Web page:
What Do First Responders Get Paid?

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First responders may be police, firefighters, paramedics, EMTs or other trained personnel.
First responders may be police, firefighters, paramedics, EMTs or other trained personnel. (Image: Jupiterimages/Photos.com/Getty Images)

A first responder’s salary depends directly on his training, credentialing and job title. Many first responders, for example, are firefighters or police officers who have received the requisite training to provide limited medical attention. In such cases, the responder’s salary would be his police or firefighter salary, often with additional pay for completing first responder training. Many rural communities that lack fire or police departments may have volunteer first responders, or employ first responders on a full or part-time basis.

Who are First Responders?

The National Highway Transportation Safety Administration -- the NHTSA -- defines a first responder as “the first individual who arrives at the scene, regardless of the individual's type of credential.” This includes police officers, firefighters, paramedics, emergency medical technicians -- or EMTs -- or any other properly trained people. First responders aren’t intended to replace more highly trained EMT and paramedics, just as EMTs don’t act as substitutes for physicians.

Training

The “First Responder: National Standard Curriculum” was developed by a group of medical and education experts. Private companies, police and fire departments, community colleges and other venues provide courses nationwide. Courses run 60 to 90 hours and include instruction in many areas, such as patient assessment, CPR, airway management, wound care, fracture care, childbirth, splinting, lifting and moving, and instruction in ethics and emergency medical service operations.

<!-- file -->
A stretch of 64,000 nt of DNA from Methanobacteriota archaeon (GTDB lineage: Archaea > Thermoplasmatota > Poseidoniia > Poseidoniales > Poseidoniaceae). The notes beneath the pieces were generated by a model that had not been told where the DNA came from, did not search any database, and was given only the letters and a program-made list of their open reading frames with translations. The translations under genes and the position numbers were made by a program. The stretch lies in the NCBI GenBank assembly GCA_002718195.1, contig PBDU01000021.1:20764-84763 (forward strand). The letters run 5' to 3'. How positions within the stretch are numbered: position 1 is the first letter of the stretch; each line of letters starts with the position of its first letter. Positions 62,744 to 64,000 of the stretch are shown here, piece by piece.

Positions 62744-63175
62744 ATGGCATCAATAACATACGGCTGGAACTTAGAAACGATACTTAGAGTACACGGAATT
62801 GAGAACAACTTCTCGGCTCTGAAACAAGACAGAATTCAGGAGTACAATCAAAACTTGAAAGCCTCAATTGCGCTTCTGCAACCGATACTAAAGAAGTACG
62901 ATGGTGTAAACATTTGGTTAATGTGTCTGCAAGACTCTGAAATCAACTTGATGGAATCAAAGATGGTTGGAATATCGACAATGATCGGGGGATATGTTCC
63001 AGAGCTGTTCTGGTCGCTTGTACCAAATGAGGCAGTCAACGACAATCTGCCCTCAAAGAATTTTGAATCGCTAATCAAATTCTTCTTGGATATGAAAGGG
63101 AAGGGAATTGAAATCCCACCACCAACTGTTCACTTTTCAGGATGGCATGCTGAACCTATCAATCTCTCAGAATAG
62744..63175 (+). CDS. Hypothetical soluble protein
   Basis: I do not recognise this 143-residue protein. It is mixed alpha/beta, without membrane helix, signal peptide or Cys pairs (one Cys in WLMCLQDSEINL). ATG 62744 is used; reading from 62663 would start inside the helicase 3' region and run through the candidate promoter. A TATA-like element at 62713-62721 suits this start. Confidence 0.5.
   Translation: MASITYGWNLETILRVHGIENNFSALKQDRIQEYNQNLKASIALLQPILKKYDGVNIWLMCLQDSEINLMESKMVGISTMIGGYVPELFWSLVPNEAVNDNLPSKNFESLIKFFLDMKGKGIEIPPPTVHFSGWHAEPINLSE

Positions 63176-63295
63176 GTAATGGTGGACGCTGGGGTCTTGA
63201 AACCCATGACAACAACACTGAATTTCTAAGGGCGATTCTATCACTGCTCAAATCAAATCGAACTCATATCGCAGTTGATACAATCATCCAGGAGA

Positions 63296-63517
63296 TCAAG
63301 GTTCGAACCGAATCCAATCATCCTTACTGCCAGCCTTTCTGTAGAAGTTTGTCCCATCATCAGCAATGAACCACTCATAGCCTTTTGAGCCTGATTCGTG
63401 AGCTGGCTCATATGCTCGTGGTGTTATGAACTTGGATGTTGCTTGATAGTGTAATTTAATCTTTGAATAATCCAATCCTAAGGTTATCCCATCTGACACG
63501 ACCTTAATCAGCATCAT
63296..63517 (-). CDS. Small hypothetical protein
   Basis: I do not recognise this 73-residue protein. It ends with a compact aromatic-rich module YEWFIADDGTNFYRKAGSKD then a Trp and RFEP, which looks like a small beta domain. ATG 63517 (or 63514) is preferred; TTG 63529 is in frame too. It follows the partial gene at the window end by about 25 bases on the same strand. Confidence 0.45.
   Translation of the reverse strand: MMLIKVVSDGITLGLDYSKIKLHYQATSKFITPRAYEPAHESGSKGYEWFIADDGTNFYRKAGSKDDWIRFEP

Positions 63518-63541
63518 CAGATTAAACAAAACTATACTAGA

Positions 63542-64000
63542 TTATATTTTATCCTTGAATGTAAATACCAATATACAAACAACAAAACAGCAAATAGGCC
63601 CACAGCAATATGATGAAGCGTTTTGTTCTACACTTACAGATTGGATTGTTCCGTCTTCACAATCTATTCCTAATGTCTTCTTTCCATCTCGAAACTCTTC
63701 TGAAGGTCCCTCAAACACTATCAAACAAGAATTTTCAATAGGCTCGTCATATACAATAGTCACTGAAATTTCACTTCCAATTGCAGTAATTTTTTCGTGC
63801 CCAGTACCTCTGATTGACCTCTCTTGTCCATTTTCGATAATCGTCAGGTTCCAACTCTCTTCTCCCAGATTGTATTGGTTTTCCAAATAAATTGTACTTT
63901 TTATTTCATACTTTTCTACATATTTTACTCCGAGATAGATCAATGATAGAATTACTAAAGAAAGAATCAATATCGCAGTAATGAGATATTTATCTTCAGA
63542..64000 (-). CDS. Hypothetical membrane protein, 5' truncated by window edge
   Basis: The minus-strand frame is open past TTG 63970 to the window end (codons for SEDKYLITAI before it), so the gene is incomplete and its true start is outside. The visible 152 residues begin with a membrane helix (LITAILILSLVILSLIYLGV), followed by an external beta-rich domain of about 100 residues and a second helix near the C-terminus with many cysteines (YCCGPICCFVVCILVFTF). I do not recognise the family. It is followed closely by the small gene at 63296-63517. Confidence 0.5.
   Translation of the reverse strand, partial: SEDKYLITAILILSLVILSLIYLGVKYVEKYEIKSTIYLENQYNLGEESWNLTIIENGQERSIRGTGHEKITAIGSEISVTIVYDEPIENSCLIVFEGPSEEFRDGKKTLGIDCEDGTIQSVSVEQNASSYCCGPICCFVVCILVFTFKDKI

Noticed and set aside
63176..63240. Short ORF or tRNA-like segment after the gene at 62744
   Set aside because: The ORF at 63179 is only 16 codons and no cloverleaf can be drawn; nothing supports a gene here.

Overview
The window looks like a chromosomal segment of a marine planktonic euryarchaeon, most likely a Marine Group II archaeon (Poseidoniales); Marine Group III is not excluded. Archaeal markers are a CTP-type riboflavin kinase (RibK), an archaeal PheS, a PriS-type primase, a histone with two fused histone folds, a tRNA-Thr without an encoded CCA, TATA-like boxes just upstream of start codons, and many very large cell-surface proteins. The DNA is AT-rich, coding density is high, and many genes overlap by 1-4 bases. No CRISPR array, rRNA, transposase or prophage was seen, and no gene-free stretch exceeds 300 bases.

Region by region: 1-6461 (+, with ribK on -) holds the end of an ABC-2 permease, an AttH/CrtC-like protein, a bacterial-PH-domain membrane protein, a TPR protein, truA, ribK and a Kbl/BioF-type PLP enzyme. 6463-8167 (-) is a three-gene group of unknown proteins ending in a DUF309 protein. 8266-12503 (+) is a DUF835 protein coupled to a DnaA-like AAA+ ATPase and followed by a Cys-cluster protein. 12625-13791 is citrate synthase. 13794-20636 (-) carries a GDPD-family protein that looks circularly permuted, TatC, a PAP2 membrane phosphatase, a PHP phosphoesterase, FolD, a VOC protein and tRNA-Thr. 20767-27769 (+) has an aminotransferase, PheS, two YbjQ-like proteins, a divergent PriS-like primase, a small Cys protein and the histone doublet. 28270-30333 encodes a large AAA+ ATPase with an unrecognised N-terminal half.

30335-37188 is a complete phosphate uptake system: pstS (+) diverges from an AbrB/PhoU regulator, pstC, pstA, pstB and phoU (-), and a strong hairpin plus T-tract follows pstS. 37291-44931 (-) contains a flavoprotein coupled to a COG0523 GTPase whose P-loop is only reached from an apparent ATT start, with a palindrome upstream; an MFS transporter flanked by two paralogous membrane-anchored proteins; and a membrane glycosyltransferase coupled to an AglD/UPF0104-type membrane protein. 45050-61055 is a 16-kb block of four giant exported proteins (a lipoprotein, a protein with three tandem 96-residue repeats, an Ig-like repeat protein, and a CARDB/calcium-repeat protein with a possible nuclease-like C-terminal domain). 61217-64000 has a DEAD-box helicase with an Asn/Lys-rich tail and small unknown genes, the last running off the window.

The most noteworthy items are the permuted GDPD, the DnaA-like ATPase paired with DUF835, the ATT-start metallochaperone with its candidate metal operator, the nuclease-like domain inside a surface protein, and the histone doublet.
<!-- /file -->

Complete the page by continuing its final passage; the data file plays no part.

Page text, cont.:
National Salary Averages

According to CB Salary, the 2011 national average for firefighter first responders is $47,848. The website Simply Hired places the 2011 national average at $42,000.

EMT/Paramedic Salaries

The U.S. Bureau of Labor Statistics, based on 2010 data, reports a national median salary of $30,360 for EMTs and paramedics. The 10th percentile salary is $19,710, and the 90th percentile figure is $51,370. The 25th to 75th percentile pay range is $24,070 to $39,590 per year. The average hourly wage is $16.01.

Salaries by Location

Based on 2011 data, Salary Expert lists an average first responder salary of $35,626 for Charlotte, North Carolina -- the highest average salary reported in its survey. Atlanta, Georgia, paid the low-end salary of $22,977. The Bureau of Labor Statistics reports that the highest-paying areas for EMTs and paramedics are the District of Columbia, with an average salary of $49,870, Alaska at $48,050 and Hawaii with an average salary of $47,920. Tacoma, Washington, was the top-paying metropolitan area, with an average pay rate of $65,880.

Salary by Employer Type

The two industries with the highest employment totals for EMTs and paramedics are ambulatory health care services -- ambulance workers -- and local governments, including fire and police departments. They employed 107,290 and 65,400 workers, respectively. Ambulatory services paid an average salary of $30,570, and local governments paid an average salary of $36,960. State governments paid the highest salaries, averaging $49,960.

Job Outlook

The Bureau of Labor Statistics projects a job-growth rate of nine percent for EMTs and paramedics through 2018. An aging population, along with hospital consolidations and overcrowding, has resulted in EMTs spending more time with each patient transported, increasing demand. In addition, inter-hospital transfers via ambulance have increased, and rural communities are finding it more difficult to train and retain volunteer paramedics, meaning more paid positions will result. Paramedics and EMTs with advanced training and college educations will enjoy more favorable job prospects.

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